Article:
Now, to be clear up front, I am not trying to be mean to Ramnath, discredit his work, or the effort that went into that project. I think it is really cool, and has some rather interesting potential applications, but I don't really think it is the right interface for teaching
R. I would argue that the best interface for teaching
R right now is RStudio. Keep reading to find out why.
First, I believe Ramnath when he says he was inspired by the
iPython Notebook that makes it so very nice to do interactive, reproducible Python coding. Software Carpentry has been very successfully using them for helping to teach Python to scientists.
However, the iPython Notebook is an interesting beast for this purpose. You are able to mix
markdown blocks and
code blocks. In addition, it is extremely simple to break up your calculations into units of related code, and re-run those units as needed. This is particularly useful when writing new functions, because you can write the function definition, and a test that displays output in one block, and then the actual computations in subsequent blocks. It makes it very easy to keep re-running the same block of code over and over until it is correct, which allows one to interactively explore changes to functions. This is awesome for learning Python and prototyping functions.
In addition to being able to repeatedly
write -> run -> modify in a loop, you can also insert prose describing what is going on in the form of
markdown. This is a nice lightweight syntax that generates html. So it becomes relatively easy to document the why of something.
R notebook that Ramnath has put up is not quite the same beast. It is an Ace editor window coupled to an R process that knits the markdown and displays the resultant html. This is really cool, and I think will be useful in many other applications, but not for teaching in an interactive environment.
RStudio as a Teaching Environment
Lets think. We want something that lets us repeatedly
write -> run -> modify on small code blocks in
R, but would be great if it was some kind of document that could be shared, and re-run.
I would argue that the editor environment in RStudio when writing R markdown (Rmd) files is the solution.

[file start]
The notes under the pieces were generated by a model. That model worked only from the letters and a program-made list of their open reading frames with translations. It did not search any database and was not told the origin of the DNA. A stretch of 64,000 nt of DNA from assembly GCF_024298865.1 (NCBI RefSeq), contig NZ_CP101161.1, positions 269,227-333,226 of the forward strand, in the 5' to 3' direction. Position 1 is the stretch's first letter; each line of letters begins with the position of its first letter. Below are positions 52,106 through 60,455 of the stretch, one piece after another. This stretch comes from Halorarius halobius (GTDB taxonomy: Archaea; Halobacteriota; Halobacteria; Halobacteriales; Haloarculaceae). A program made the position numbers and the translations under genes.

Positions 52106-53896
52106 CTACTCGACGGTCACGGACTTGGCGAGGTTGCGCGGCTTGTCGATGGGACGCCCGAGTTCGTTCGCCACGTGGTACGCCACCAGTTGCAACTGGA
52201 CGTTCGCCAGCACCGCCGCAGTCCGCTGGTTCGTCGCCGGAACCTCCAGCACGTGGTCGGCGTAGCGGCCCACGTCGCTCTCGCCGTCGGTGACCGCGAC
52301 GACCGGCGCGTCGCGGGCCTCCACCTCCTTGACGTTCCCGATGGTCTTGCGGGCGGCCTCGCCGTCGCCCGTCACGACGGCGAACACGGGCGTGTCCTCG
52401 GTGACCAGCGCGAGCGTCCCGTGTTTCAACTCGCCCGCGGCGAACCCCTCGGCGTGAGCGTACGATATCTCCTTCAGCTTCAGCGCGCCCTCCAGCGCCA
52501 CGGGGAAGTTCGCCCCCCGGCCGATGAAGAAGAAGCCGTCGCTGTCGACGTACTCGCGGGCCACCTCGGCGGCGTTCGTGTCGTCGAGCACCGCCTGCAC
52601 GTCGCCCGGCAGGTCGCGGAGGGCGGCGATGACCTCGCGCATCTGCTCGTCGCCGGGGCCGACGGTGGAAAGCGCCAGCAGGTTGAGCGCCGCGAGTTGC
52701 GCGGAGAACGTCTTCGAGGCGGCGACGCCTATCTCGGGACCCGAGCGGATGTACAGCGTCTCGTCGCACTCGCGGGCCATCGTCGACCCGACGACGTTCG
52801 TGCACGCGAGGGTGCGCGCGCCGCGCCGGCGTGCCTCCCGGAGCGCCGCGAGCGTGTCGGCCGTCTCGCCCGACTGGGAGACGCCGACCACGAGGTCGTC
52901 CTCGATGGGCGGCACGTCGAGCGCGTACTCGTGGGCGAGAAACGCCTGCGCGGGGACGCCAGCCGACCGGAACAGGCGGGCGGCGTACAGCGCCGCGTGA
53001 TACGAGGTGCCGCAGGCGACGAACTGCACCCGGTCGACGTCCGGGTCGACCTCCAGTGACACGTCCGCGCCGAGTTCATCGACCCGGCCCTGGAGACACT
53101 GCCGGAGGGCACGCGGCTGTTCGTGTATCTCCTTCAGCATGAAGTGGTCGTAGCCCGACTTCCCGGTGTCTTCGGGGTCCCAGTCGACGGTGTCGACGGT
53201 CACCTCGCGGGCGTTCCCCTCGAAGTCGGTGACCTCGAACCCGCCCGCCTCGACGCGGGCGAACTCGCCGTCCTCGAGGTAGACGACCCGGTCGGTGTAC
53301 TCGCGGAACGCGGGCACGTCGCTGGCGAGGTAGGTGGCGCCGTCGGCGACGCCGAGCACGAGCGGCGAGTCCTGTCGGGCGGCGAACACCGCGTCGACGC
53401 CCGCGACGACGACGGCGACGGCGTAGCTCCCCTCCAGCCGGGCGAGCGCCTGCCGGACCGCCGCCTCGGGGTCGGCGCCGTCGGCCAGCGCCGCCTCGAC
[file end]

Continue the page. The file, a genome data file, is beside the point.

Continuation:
R code blocks behave much the same as in iPython notebook, in that they are colored differently, set apart, have syntax highlighting, and can be easily repeatedly run using the
code chunk menu. Outside of code blocks is assumed to be markdown, making it easy to insert documentation and explanation. The code from the code blocks is sent to an attached
R session, where objects can be further investigated if required, and results are displayed.
This infrastructure supplies an interactive back and forth between editor and execution environment, with the ability to easily group together units of code.
In addition, RStudio has git integration baked in, so it becomes easy to get started with some basic version control.
Finally, RStudio is cross-platform, has tab completion among other standard IDE goodies, and its free.
I've gotten some feedback on twitter about this, and I want to update this post to address it.
Hard to Install
One comment was that installing R, RStudio and necessary packages might be hard. True, it might be. However, I have done multiple installs of R, RStudio, Python, and iPython Notebook in both Linux and Windows, and I would argue that the level of difficulty is at least the same.
Moving from Presentation to Coding
I think this is always difficult, especially if you have a powerpoint, and your code is in another application. However, the latest dev version of RStudio (download) now includes the ability to view markdown based presentations in an attached window. This is probably one of the potentially nicest things for doing presentations that actually involve editing actual code.
Edit: added download links for Rstudio preview